Zygote: Definition and Example

Zygote Definition

A zygote is the cell formed when two gametes fuse during fertilization. The DNA material from the two cells is combined in the resulting zygote. The cellular mechanisms present in the gametes also function in the zygote, but the newly fused DNA produces a different effect in the new cell. In single-celled organisms, the zygote becomes a fully functioning organism, and can divide through mitosis to produce offspring. The organism can also produce gametes to reproduce sexually with other cells.

Multicellular organisms use a similar process, producing gametes that fuse during fertilization to produce a zygote. The zygote then undergoes many round of mitosis to produce an entire organism. Depending on the size of the organism at birth, the development time of the young can vary. The African elephant, for instance, has a gestation time of over 20 months, or over a year and a half. Some rodents, on the other hand, only need two weeks or so before babies can be born. It all depends on how many cells are needed in the final organism, and how developed the organism is at birth.

In most animals, the gamete cells are converted to haploid cells before reproduction, in a process known as meiosis. By reducing the number of alleles in each gene to 1, a zygote formed by two haploid gametes will have the proper number of alleles. This is important in most animals, as the wrong number of chromosomes or alleles can produce negative effects. The well-known genetic defect Down Syndrome is caused by an extra 21st chromosome in humans. In most vertebrates besides fish, extra copies of alleles are usually detrimental.

In plants, the condition of more than two alleles in a zygote is not always detrimental. Often, plants have many copies of a gene with different alleles. Many plants do not undergo meiosis before reproducing by accident, and therefore are prone to accumulating many copies of a chromosomes as generations continue to reproduce. The zygote that forms from accidental gametes can create a novel varieties of plants. Many commercial agricultural crops are the results of polyploidy affecting the plant in some way, either making them bigger or making their fruits sterile so people cannot grow them and must buy more. Besides these differences in plants, a zygote is still formed when two gametes fuse. In many higher plants, the zygote forms when the pollen fertilizes an egg inside of ovules in the flower. The process is detailed in the following image.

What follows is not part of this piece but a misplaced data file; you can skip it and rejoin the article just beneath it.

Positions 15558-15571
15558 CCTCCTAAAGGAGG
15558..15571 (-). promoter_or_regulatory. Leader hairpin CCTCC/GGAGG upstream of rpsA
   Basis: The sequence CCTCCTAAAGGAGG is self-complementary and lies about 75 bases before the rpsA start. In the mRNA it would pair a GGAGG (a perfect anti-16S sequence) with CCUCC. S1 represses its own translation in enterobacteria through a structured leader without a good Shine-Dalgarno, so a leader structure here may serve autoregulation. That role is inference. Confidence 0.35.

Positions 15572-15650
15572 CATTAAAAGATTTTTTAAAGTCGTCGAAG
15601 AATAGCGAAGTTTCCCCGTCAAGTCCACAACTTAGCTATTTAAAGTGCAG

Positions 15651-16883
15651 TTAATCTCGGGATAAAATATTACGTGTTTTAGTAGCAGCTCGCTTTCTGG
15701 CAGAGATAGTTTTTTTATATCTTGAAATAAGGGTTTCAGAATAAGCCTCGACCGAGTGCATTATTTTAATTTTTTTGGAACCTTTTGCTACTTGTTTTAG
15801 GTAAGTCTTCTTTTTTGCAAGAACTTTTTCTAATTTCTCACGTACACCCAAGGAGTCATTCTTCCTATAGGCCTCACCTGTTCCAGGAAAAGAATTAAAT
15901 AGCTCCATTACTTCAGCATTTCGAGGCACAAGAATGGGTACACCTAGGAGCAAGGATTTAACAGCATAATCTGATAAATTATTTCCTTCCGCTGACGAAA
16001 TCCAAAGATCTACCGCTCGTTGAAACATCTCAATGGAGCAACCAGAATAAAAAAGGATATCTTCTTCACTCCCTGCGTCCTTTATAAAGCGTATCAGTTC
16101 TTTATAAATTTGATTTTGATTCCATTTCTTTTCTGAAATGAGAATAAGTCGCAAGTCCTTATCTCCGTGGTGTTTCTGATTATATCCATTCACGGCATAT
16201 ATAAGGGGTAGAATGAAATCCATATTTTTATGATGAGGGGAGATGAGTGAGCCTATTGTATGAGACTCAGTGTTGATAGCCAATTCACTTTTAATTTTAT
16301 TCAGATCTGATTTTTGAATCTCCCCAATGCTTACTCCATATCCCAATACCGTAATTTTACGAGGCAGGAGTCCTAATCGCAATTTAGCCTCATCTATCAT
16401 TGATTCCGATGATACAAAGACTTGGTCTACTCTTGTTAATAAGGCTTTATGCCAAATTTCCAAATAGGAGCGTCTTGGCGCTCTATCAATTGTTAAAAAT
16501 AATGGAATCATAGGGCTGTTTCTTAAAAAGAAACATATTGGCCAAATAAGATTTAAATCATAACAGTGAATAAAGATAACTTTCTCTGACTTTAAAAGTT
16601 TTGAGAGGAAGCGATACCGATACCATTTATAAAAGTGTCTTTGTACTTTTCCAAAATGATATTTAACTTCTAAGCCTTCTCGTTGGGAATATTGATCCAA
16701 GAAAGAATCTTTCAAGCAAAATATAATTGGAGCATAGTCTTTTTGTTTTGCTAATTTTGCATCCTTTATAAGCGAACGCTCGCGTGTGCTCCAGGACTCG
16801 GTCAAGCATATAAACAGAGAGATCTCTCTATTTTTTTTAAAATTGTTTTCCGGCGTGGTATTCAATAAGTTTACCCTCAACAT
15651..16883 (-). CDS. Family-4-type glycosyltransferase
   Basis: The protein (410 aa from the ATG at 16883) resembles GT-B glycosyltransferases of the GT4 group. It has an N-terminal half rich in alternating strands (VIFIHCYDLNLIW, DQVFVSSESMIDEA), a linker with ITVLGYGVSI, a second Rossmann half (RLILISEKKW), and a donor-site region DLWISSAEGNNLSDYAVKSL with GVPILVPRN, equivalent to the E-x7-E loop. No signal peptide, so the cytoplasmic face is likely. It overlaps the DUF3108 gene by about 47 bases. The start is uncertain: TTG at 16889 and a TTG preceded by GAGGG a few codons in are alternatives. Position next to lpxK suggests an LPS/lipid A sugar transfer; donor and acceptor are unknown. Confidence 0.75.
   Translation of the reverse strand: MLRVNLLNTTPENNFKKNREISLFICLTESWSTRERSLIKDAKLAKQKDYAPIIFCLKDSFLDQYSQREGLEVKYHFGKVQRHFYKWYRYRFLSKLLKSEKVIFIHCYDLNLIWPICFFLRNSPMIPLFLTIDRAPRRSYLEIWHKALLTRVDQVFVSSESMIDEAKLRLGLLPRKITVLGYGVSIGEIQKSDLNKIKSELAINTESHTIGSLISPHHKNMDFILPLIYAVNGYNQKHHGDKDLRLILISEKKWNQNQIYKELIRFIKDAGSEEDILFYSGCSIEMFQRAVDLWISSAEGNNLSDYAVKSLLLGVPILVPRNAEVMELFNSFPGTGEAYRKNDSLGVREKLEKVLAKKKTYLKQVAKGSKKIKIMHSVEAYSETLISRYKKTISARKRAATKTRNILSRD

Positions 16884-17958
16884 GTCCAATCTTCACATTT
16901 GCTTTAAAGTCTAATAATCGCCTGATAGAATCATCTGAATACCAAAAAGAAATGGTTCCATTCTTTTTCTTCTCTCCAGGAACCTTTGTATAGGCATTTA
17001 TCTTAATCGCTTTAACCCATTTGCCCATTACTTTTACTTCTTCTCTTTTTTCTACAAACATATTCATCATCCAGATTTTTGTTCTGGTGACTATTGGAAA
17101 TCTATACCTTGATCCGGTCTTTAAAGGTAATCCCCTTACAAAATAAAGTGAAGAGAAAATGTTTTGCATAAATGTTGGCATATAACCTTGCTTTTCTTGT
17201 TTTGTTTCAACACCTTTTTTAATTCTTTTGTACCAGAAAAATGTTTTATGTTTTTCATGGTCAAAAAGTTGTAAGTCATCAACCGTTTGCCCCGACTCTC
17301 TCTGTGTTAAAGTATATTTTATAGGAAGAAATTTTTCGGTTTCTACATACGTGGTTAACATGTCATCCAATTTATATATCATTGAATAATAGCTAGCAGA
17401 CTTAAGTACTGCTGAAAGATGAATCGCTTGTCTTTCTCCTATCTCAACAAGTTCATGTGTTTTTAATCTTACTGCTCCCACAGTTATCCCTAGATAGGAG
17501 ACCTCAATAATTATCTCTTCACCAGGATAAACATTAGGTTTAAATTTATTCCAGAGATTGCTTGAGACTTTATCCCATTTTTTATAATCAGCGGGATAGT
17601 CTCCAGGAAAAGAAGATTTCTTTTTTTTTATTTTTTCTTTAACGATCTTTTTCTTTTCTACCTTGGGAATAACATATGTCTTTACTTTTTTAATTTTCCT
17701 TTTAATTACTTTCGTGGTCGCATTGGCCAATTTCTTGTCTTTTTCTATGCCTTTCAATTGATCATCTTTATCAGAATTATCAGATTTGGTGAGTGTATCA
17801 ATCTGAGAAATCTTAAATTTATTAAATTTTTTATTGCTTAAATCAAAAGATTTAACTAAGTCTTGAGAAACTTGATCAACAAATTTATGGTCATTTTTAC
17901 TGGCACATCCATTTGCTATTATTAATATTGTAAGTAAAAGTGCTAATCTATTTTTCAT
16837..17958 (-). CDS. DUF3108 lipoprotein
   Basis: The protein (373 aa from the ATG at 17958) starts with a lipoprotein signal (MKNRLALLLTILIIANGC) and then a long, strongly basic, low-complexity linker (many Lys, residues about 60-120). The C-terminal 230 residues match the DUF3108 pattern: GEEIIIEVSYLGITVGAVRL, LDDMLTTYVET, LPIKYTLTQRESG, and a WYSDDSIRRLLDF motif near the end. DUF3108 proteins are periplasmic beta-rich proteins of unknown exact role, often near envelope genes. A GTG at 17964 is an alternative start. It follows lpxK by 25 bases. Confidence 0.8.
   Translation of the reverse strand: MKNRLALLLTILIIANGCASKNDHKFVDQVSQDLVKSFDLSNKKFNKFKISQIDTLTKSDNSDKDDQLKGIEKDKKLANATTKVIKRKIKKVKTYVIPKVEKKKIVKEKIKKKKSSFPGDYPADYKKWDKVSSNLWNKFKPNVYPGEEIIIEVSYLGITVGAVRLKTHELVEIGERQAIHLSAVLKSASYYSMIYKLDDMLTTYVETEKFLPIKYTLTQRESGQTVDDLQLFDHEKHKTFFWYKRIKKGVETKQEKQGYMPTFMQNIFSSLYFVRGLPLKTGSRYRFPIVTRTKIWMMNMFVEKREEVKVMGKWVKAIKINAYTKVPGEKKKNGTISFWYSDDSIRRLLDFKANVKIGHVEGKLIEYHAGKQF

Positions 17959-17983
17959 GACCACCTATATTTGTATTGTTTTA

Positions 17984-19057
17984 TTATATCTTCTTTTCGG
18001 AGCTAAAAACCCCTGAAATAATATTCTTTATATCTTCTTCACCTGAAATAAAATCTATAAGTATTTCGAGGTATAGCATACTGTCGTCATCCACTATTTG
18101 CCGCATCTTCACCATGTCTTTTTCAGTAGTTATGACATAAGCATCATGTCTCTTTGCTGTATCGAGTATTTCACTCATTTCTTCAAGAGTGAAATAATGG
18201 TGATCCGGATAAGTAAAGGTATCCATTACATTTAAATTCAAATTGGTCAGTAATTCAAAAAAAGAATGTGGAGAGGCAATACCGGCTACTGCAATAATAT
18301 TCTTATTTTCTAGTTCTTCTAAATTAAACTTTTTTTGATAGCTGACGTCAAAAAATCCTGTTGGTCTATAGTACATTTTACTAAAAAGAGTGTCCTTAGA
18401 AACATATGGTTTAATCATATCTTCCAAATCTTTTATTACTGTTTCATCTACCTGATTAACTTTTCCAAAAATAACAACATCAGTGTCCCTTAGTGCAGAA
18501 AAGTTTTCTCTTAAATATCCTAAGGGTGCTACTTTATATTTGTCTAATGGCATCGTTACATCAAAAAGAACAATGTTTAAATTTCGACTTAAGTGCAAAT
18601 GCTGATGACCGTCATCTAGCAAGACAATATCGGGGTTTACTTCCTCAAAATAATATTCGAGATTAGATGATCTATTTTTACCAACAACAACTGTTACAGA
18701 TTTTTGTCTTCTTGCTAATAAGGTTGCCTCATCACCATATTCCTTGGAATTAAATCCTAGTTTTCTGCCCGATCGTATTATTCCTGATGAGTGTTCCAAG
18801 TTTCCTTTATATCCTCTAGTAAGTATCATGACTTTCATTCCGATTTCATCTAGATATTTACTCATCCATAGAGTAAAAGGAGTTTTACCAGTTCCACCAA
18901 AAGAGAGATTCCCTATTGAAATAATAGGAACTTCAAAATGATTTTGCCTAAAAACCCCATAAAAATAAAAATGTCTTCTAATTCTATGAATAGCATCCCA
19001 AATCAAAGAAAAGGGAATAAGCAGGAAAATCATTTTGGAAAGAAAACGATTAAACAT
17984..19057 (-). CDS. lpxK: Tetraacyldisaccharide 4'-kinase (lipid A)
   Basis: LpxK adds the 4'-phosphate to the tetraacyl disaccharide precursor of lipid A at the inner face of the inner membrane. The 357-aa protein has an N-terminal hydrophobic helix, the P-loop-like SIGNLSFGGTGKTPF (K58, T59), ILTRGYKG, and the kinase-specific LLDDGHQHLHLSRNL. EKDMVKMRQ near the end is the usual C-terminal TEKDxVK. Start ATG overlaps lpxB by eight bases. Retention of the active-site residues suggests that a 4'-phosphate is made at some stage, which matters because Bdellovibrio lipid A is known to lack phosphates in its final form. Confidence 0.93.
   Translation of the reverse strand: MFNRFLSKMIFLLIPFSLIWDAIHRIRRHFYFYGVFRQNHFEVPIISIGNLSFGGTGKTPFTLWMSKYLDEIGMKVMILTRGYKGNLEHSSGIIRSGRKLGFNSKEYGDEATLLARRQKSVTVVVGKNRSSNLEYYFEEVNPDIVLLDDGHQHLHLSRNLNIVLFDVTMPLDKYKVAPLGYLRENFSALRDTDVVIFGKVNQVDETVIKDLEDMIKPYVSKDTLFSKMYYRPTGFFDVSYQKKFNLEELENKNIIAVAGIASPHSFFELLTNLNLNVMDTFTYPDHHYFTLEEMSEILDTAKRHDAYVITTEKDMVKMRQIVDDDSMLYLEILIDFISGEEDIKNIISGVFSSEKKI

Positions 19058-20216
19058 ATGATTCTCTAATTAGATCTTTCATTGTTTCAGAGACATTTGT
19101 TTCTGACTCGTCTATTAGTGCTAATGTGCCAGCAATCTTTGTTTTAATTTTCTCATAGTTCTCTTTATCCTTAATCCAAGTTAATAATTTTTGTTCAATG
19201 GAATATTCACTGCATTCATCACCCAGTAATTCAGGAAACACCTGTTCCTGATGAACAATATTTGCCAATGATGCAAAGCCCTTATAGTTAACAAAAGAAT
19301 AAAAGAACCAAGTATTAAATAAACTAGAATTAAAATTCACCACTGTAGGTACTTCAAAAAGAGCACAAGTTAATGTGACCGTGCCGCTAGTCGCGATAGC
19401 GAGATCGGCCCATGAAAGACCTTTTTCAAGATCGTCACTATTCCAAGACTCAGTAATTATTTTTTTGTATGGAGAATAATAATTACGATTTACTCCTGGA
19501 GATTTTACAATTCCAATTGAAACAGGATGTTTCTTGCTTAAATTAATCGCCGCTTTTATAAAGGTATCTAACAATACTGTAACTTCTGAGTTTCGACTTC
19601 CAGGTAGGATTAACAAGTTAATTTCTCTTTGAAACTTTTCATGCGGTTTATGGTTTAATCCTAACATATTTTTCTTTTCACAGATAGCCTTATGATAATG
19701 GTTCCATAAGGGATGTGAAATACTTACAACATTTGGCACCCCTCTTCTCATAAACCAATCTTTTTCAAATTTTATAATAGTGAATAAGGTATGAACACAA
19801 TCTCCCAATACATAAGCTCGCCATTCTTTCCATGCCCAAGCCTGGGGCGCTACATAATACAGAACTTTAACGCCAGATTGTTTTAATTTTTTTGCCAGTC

Zygote process

In fungi, the process of forming a zygote is a little different, because fungi have somewhat different lifecycles. Many fungi are haploid the majority of the time. Sometimes haploid cells combine through a process of karyogamy, or combining of nuclei. This produces a diploid organism for a short time. During this time, important genetic variation and recombination can take place, allowing fungi to remain adaptive in the face of adversity.

Examples of Zygote

Puppy development

Who doesn’t love a puppy? The process of creating a puppy starts by creating gametes. In both the male and female, the process of meiosis reduces the number of alleles in each cell to 1 instead of 2. Once the gametes are made, the animals must mate. The male dog’s sperm make their way to the female’s eggs as they travel from her fallopian tubes to her uterus. Once an egg and sperm meet, fertilization occurs. During fertilization, the sperm combines DNA with the egg, producing one cell. This single cell is now known as the zygote. The zygote will divide through mitosis. Eventually, the cells will start to specialize and continue dividing. In time they will create a litter of puppies, which the female will birth. The puppies are still not fully developed, and take several weeks to open their ears and eyes fully.

Fern Zygotes

Ferns, and other plants, feature an interesting life cycle known as the alternation of generations. A fern plant in the diploid stage is known as the sporophyte. The sporophyte has special structures on the undersides of the fronds, or leaves, that produce spores. These sporangia produce haploid spore. This may seem similar so far to sexual reproduction seen in animals.

However, the spore is not a gamete. Instead of making gamete directly, the spore gives rise to a new, much smaller plant when it lands in a suitable place. The small plant, called a gametophyte, produces both male and female gametes. The gametophyte even has special structures to produce the eggs and sperm. Once an egg and sperm meet, either from the same gametophyte or from different gametophytes, a zygote is formed. The zygote then finds a suitable place, divides through mitosis, and gives rise to a new fern, for the process to begin again. Below is a picture of the cycle for reference.

Fern Zygotes

Human Zygotes

Human zygotes are formed in the same way as dog zygotes. Egg meets sperm, fertilization occurs, and a zygote is formed. Unlike dog zygotes, human zygotes have been a huge source of contention in modern politics. Past and current legislation aims to accurately define a “human life” to determine whether or not abortion should be legal. Critics of legal abortion claim that a zygote, unlike eggs and sperm, has the potential to become a unique person. Supporters of legal abortion claim that birth, and therefore experience, is what makes a person a person. Others argue it is when the heart starts beating, or when the neurons start firing. Whichever side you stand on, it is important to know the process of development, what a zygote is, and why zygotes are so important.

Leave a Comment